Dermatologists Break Down Exactly What Happens to Your Skin When You Drink Alcohol
Let's be real: No one looks their best after a night spent drinking alcohol. Smeared makeup, blotchy cheeks, and dark under-eye circles are typical after a boozy rendezvous (bless you, concealer.) But other than the annoying short-term effects of a hangover, what are the long-term effects of alcohol on skin? As it turns out, that extra glass of wine with dinner (as good as it tastes) isn't doing you any favors.
According to dermatologists, drinking alcohol can not only affect the appearance of your skin the day after drinking but eventually, heavy alcohol consumption can harm your skin health permanently. No wonder sober J.Lo is famous for her glowing complexion.
Below, dermatologists break down three main effects of alcohol on skin—plus, four ways to remedy the issue. Hey, everyone deserves to indulge from time to time if they want to.
Effects of alcohol on skin:
It's no secret that alcohol dehydrates your body (we've all woken up after a night of drinking with our mouth feeling like the desert), and the same goes for your skin. "Alcohol is a diuretic, which increases urination," dermatologist Marina Peredo, M.D., tells HelloGiggles. "So, your body releases an excessive amount of water and salt when you drink. This leaves the skin looking dehydrated, dull, and blotchy. "
Additionally, Dr. Peredo says that if you're a regular drinker, developing premature aging signs like wrinkles and fine lines is not an uncommon side effect of alcohol consumption over time.
Do you know someone who always looks flushed after sipping a tequila soda? Well, there's a scientific reason for those rosy cheeks. "Alcohol can cause a shift in your hormones and inflame the skin by releasing histamine," Dr. Peredo explains. "This dilates the facial blood cells and causes redness, dryness, and puffiness."
Plus, redness can extend past your skin tone. "Drinking can also cause redness of the eyes," says board-certified dermatologist Debra Jaliman, M.D. "Your eyes might not look rested the next morning and you may notice dark under-eye circles and dull appearance."
Too often, our skin loves to punish us for a rowdy weekend with a big pimple on our face—and this isn't just a coincidence. "Alcohol can cause flare-ups for those with acne-prone skin," Dr. Peredo says. "Due to the shift in hormones creating more oil and sebum when drinking alcohol, this can lead to clogged pores and breakouts."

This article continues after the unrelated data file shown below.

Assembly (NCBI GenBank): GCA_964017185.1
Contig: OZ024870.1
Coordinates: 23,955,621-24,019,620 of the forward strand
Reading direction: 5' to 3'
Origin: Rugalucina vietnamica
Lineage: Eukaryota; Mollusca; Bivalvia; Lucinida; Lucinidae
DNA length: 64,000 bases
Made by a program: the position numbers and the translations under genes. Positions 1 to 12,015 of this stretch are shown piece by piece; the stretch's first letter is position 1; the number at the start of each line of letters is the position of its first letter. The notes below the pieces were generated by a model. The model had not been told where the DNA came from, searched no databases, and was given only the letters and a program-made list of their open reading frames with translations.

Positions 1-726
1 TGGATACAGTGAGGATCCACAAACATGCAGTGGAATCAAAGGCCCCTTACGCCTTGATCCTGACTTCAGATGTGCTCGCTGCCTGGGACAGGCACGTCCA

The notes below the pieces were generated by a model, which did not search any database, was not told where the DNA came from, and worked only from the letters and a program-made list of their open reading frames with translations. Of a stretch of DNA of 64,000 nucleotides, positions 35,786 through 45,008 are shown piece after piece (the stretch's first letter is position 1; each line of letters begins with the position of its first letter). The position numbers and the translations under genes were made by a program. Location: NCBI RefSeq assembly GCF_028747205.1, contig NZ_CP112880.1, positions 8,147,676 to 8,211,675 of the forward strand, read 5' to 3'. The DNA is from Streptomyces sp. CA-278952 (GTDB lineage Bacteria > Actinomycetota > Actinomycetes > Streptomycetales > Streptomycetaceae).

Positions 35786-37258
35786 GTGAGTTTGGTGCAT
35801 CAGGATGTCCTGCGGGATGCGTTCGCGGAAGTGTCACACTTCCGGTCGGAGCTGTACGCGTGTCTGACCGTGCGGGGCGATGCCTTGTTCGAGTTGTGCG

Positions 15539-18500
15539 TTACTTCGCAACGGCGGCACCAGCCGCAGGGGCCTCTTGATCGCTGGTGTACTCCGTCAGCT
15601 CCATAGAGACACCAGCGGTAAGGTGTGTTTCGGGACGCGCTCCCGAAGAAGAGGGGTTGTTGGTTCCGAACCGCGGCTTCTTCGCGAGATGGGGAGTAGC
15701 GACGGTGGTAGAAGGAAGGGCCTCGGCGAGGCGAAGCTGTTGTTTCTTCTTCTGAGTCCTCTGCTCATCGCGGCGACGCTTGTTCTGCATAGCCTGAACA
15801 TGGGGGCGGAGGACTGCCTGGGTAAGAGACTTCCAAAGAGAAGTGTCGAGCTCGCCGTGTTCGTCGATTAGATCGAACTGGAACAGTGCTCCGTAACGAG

How to combat side effects of alcohol on skin:
1. Stay hydrated.
Of course, hydration is important for overall health every day, not just on days when you're consuming alcohol. However, it's especially vital to your overall well-being to drink extra water when you know you'll be tossing back a glass or two of wine at night.
"When drinking alcohol, you should alternate sipping water to help stay hydrated," Dr. Peredo recommends. "Liquid IV's Hydration Multiplier can provide many benefits while drinking and the morning after. It's a powder that you pour into water that contains sodium, potassium, and glucose that provides twice the amount of hydration as opposed to water."
2. Choose your drink wisely.
Everyone has their go-to alcoholic beverage, but beware that some are better for your skin health than others. "Avoid dark liquors which have high levels of congener chemicals, which can dehydrate you quicker," Dr. Peredo says. "Stay away from carbonated alcohol like seltzers and mixed beverages due to the added sugar, as the high sugar content in alcohol can cause inflammation and damage elastin and collagen production." Our condolences, White Claw enthusiasts.
Instead, Dr. Peredo recommends opting for clear liquors like vodka, gin, and tequila—or red wine. "In moderation, red wine contains antioxidants that can combat free radicals," she explains. Board-certified dermatologist Dr. Elyse Love gives wine her stamp of approval, too: "Red wine is rich in skin healthy polyphenols." Now that's what we like to hear.
4. Exfoliate and moisturize.
After a night of drinking, your skin will likely feel dry and flaky due to dehydration—but Dr. Peredo has a remedy: "CeraVe Renewing SA Cleanser is great as an exfoliant because it has active ingredients like niacinamide, ceramides, and hyaluronic acid," she explains. "When combined, they act as a protective barrier for the skin and give it a boost of hydration to combat dryness."
Plus, this cleanser also contains salicylic acid, aka the powerhouse acne-fighting ingredient. Dr. Peredo recommends pairing this cleanser with CeraVe Moisturizing Cream for long-lasting hydration. "A silk pillowcase will protect your face from further dehydration while your body takes care of everything else," Dr. Love adds.
4. Promote collagen production.
"With alcohol creating inflammation in the skin, it can cause acne and decrease collagen production," Dr. Peredo explains. "Alastin's Regenerating Skin Nectar contains peptides and antioxidants with healing properties to calm the skin and reduce redness. It also supports and produces healthy elastin and collagen."
So, although drinking alcohol will impact the appearance of your skin immediately and your skin health over time, there are ways to combat the effects. Just remember that everything is better in moderation; cheers.